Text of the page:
This morning, SanDisk announced its next foray into the world of digital music. Too bad this digital music idea, like their previous ones, will be going the way of the dodo bird.
SanDisk’s slotMusic product is a 1GB microSD card loaded with an album. You purchase the card from your local Wal-Mart or Best Buy and then insert the card into any device that will accept the card (such as a mobile phone). All music will be encoded in high-quality MP3 format, free of any sort of DRM. Currently Warner Music Group, Universal Music Group, Sony BMG and EMI are on board.
So why, exactly, will SanDisk’s newest baby go the way of the prehistoric pigeon?
First, the format in which the music is being distributed significantly reduces the number of potential buyers. Sure, the fact that the MP3’s are DRM free is a great plus, but the fact that the songs are distributed on a microSD card increases the hassle-factor exponentially. The barrier to entry for these sorts of things has got to be as close to zero as possible. Not to mention that sales of physical media are on the way out with CD’s seeing an almost 50% decline since 2000.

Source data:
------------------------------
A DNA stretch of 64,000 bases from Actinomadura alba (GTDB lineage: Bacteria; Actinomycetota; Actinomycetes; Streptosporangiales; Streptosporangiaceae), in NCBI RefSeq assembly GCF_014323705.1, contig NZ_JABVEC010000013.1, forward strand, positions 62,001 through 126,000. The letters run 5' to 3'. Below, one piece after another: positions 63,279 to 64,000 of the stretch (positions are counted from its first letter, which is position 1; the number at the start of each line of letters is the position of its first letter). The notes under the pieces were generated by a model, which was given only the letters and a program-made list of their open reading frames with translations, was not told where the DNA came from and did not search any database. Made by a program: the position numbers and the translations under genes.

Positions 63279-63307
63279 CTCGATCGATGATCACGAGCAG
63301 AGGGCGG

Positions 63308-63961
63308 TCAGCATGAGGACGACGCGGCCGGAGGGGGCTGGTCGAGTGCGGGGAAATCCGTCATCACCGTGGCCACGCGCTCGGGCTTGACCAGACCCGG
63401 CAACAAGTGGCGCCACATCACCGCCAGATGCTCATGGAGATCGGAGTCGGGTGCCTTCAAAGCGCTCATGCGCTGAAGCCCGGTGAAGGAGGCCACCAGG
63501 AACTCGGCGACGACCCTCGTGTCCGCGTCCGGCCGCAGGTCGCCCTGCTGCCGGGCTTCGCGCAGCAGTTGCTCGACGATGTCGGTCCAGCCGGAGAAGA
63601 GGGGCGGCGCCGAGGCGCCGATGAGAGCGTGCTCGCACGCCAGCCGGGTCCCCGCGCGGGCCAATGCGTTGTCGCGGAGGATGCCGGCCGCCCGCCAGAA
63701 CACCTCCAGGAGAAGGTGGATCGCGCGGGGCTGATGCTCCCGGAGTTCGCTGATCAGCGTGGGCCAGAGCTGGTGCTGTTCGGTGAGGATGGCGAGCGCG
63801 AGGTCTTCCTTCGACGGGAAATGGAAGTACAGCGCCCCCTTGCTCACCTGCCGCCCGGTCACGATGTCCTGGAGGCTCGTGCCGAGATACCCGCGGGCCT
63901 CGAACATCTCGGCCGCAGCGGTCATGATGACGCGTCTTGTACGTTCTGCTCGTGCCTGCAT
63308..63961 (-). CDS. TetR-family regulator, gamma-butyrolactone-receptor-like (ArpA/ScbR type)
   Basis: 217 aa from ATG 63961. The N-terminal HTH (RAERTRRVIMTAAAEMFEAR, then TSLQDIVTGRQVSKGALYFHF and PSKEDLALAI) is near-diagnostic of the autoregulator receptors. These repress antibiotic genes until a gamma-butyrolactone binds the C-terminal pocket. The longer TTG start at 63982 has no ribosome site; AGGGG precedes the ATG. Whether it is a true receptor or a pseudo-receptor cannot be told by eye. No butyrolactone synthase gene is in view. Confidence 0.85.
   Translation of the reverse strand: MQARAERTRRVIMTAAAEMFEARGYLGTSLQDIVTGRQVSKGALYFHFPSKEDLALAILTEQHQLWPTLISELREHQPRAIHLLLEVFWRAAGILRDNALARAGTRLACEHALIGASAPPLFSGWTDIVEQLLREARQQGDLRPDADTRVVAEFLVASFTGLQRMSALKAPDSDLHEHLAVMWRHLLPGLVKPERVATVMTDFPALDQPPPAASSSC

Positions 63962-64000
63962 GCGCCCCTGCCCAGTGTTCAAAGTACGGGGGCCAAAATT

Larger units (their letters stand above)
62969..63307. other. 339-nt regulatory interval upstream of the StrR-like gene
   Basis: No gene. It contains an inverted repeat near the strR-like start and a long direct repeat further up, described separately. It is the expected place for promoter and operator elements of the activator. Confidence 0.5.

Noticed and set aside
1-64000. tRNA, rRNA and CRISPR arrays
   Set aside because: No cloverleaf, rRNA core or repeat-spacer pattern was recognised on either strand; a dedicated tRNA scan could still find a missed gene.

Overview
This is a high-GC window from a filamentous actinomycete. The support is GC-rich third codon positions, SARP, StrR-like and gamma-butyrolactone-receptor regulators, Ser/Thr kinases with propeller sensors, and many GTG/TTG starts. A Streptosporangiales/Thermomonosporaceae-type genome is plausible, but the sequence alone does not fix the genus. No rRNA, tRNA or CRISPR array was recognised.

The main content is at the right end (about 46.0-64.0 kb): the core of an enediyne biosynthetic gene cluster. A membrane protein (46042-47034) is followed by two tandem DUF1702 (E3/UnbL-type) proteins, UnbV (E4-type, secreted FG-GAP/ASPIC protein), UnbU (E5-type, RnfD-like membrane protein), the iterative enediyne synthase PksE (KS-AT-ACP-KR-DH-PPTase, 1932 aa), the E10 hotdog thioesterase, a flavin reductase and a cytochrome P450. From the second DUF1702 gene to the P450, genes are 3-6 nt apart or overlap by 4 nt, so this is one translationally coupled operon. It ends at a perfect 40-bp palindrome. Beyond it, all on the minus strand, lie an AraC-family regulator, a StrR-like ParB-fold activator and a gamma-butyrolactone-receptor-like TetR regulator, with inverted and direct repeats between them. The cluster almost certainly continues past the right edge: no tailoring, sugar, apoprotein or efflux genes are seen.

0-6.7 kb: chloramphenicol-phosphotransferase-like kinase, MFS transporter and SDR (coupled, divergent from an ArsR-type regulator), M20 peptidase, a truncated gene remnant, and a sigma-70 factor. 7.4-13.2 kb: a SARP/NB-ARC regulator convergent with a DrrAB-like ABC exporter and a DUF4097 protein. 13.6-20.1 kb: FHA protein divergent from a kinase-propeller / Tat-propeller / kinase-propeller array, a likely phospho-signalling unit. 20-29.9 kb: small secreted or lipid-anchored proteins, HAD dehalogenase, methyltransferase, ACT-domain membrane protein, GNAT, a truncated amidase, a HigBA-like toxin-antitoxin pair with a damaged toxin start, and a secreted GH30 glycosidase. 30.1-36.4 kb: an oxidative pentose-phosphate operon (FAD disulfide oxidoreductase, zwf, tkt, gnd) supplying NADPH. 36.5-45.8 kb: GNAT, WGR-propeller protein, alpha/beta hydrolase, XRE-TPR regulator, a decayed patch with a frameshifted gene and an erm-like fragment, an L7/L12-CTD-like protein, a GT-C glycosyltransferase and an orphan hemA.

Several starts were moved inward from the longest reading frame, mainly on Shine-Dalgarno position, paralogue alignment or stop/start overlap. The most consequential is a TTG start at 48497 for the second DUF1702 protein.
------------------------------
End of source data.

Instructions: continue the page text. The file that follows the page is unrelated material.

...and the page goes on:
Second, the music selection on launch is dismal at best. Only 29 albums (around 300 songs) will be available compared to that of iTunes’ 8 million songs. The slotMusic setup just doesn’t scale. If/When they get in to the 100+ album mark, it will be extremely costly to stock that much shelf space.
Pricing wise, at $7 to $10 a pop, these will be quite affordable. But from an economics stand point, I can’t imagine SanDisk possibly making enough to cover costs after they’ve paid the music companies, manufacturing costs, and marketing. Plus, who really needs dozens of microSD cards hanging around?
I give this 6 months at best before they are discontinued.